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Old 11-10-2010, 07:40   #11
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I used the LFC die and I lost accuracy,so instead I increased neck tension by turning down the expander ball by 0.002 and I've had no problems and I got better accuracy than I did when I crimped. This was for the mini 14
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Old 11-10-2010, 08:30   #12
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how does one know when "proper" crimp has been achieved??
Trial and error. Start with a light crimp and increase the amount of crimp a little at a time.

Is there some sort of "pullout" gauge that can check the bullet's resistance to being moved in the neck?
Use the rifle and it's action. Load a dummy round(no primer/powder) and crimp with a light crimp. Measure the OAL, cycle it through the action, measure again. If it stayed in place you know that this amount of crimp will hold the bullet in place, if not increase a little at a time. I also load proven accurate rounds with various amounts of crimp to check for any increase or decrease in accuracy.

Are die sizes/threads universal? Will this die thread into my Hornaday LNL AP?
Yes.
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Old 11-10-2010, 21:12   #13
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Here's another one...
Loading tonight for the range tomorrow, I picked up some Remington 62 gr match hp's that are cannelured.

I'm not crimping this time...but this bullet doesn't seem to make sense.

I was surprised to find out that Remington has absolutely no load data for their bullets, so I have to improvise there...great...
What's more puzzling to me is that I "assume" the cannelure is supposed to be in the location of the crimp. When I seat these to an OAL of 2.25-2.26, the cannelure is a full 1/16" of an inch above the brass.

IF I were to crimp these, I'd need to seat the bullet that much deeper? That's one heck of a jump to the rifling, isn't it?
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Old 11-11-2010, 02:42   #14
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Tobnpr
Those bullets may not have been made for the 223Rem case, IOW the canalure may be located for a different 22cal.
EX: most 416cal bullets have the canalure in the proper location for the 416 REM, but it sits 3/16" ahead of the mouth when loaded to the nominal OAL of a 416 RIGBY case (on the other hand, the the loading data was developed at the shorter length)
As far as the jump to the lands goes, it's a old wives tale. It did have some validity back in the black powder, lead bullet, funnel throat days, but you're not talking about loading one of those.
In a lot of chamber/bullet combos, you can't reach the lands and still have the bullet inside the case. Also, letting the bullet gain speed before engaging the rifling is a very old pressure reduction trick (that's how Weatherby can load so hot and why the warning about not using "factory loads" in custom "short throated" weatherby chambers). While not target rifles, the Weatherby's don't do all that bad and there the "jump" is often on the order of a full inch.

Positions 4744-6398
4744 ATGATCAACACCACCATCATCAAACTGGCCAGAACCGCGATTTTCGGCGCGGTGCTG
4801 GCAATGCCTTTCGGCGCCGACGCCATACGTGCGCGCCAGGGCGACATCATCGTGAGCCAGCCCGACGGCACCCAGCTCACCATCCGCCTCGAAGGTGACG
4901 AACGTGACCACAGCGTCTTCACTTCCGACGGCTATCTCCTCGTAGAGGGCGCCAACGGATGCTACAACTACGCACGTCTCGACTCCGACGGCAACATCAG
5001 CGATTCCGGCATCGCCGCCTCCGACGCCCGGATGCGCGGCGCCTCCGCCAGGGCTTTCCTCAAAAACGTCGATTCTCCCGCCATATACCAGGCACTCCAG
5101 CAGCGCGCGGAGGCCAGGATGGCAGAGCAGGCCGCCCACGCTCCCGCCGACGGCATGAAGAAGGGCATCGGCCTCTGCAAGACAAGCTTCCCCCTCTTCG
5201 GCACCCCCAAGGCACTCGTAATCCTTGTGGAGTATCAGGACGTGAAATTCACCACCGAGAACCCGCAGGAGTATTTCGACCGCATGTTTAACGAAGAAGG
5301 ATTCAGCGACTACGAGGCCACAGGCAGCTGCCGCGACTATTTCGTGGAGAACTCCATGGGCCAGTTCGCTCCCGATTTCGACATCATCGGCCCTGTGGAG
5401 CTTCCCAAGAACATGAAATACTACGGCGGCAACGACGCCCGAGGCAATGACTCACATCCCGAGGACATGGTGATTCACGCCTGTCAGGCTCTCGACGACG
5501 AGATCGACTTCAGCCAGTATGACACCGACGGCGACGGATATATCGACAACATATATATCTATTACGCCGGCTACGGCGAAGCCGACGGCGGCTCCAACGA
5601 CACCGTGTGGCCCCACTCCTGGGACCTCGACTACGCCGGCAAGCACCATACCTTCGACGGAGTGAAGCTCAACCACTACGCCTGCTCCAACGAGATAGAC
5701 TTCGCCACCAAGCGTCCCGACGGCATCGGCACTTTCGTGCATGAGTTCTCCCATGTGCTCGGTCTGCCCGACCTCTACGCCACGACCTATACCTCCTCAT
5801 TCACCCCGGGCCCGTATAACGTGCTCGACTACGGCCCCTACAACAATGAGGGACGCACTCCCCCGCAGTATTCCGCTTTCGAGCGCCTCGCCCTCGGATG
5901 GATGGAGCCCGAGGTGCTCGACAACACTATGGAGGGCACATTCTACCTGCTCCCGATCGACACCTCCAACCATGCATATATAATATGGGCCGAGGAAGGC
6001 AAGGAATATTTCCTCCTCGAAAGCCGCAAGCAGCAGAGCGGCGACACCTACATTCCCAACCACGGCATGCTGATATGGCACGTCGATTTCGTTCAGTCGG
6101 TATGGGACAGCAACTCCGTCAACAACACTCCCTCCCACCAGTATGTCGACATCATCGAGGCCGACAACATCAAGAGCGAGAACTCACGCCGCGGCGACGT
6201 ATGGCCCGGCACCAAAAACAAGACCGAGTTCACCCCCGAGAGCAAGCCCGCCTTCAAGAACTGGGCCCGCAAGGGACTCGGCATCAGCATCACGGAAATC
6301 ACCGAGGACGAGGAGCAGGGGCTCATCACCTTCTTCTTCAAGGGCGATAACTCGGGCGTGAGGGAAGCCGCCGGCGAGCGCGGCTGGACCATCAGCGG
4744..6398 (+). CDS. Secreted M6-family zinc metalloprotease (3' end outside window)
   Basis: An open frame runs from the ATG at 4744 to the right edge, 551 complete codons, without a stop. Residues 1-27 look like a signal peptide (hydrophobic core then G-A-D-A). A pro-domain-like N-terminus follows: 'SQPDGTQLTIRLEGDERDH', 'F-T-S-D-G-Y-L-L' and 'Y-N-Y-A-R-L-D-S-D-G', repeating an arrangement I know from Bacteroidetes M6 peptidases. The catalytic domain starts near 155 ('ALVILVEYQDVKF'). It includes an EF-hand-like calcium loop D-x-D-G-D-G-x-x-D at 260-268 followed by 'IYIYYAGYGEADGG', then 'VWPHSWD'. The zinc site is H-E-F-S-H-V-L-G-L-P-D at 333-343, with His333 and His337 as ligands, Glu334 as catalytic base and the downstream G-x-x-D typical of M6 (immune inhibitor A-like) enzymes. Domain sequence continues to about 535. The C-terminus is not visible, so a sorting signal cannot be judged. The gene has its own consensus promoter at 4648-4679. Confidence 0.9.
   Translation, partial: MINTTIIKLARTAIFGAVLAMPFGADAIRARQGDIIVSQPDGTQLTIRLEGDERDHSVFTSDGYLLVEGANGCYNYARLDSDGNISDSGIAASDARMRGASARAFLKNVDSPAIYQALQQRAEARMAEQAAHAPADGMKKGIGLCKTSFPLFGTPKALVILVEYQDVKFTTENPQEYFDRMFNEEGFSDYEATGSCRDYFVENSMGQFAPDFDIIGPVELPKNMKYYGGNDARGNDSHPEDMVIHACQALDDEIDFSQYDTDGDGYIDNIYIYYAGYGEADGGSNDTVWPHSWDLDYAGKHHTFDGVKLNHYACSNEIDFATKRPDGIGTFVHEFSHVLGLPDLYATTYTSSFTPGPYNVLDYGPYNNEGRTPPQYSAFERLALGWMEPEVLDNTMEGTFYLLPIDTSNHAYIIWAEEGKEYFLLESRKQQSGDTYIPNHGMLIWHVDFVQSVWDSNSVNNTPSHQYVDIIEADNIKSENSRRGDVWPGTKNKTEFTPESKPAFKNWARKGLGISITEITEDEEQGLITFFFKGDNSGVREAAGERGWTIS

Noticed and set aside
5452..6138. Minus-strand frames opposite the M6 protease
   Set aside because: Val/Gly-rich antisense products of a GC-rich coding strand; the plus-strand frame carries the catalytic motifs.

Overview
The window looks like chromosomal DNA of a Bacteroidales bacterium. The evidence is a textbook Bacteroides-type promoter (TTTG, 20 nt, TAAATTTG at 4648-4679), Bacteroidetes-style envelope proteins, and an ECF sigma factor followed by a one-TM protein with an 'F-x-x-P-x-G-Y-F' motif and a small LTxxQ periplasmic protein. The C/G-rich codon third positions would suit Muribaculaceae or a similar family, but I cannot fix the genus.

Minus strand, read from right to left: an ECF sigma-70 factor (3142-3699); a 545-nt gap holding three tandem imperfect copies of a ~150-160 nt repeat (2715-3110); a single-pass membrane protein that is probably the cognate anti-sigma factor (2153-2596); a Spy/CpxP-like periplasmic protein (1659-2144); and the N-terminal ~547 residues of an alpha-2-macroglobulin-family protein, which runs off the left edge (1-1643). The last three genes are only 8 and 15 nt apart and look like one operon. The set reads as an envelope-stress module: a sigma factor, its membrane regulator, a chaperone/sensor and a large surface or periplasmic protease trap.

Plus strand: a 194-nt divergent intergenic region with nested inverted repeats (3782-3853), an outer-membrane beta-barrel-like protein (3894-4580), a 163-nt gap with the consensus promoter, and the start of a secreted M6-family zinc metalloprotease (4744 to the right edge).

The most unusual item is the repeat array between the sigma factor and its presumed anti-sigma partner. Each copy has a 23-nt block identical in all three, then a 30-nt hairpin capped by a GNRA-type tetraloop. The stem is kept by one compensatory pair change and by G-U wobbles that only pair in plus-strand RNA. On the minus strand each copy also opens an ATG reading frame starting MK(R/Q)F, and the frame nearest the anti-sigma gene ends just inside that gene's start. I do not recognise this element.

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Old 11-11-2010, 05:48   #15
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Interesting...
Well, it's .224 dia., so we're gonna find out today how they shoot...I don't read too much about Rem bullets so we'll see.
We've also got some Hornady, Speer, Nosler, and Sierra in the mix for the day. A veritable smorgasbord...
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Old 11-11-2010, 06:19   #16
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Seating to the lands for accuracy is highly overrated. Sometimes it works and often times it doesn't. Fine tuning OAL for accuracy is one of the last things I do when working up loads. It certainly has an affect on accuracy, but it's minimal compared to powder and bullet selection.

Your Mini has a 5.56 chamber so you are going to have a long jump no matter what you set your OAL at, to fit the mag of course. Load as long as you can to fit the mag and cycle the action. After you find a good bullet/powder combo then you can reduce the OAL in small batches (5) and look for that OAL sweet spot.

Here is a good article by Barnes on OAL vs Accuracy and Pressure. You will see that most rifles have more than one OAL sweet spot, one up close and another with a long jump. Scroll down to "From the Lab".
http://www.barnesbullets.com/resourc...rnes-bullet-n/
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Old 11-11-2010, 06:24   #17
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99% of my 223 ammo goes into a semi auto. I crimp 99% of my 223 ammo, not becuase it gives more accuracy but it gives me peace of mind that the bullets will not work loose in the magazine. kwg
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Old 11-13-2010, 20:42   #18
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With the Lee crimp die, you can see how much the 4 fingers are crimping.

Start with them a little further out, then tighten them a little at a time, compare to a factory round.

At no time should you adjust the die so tight that all the fingers touch.

A bullet with a canlature should be crimped, one without should also be if used in a semi auto.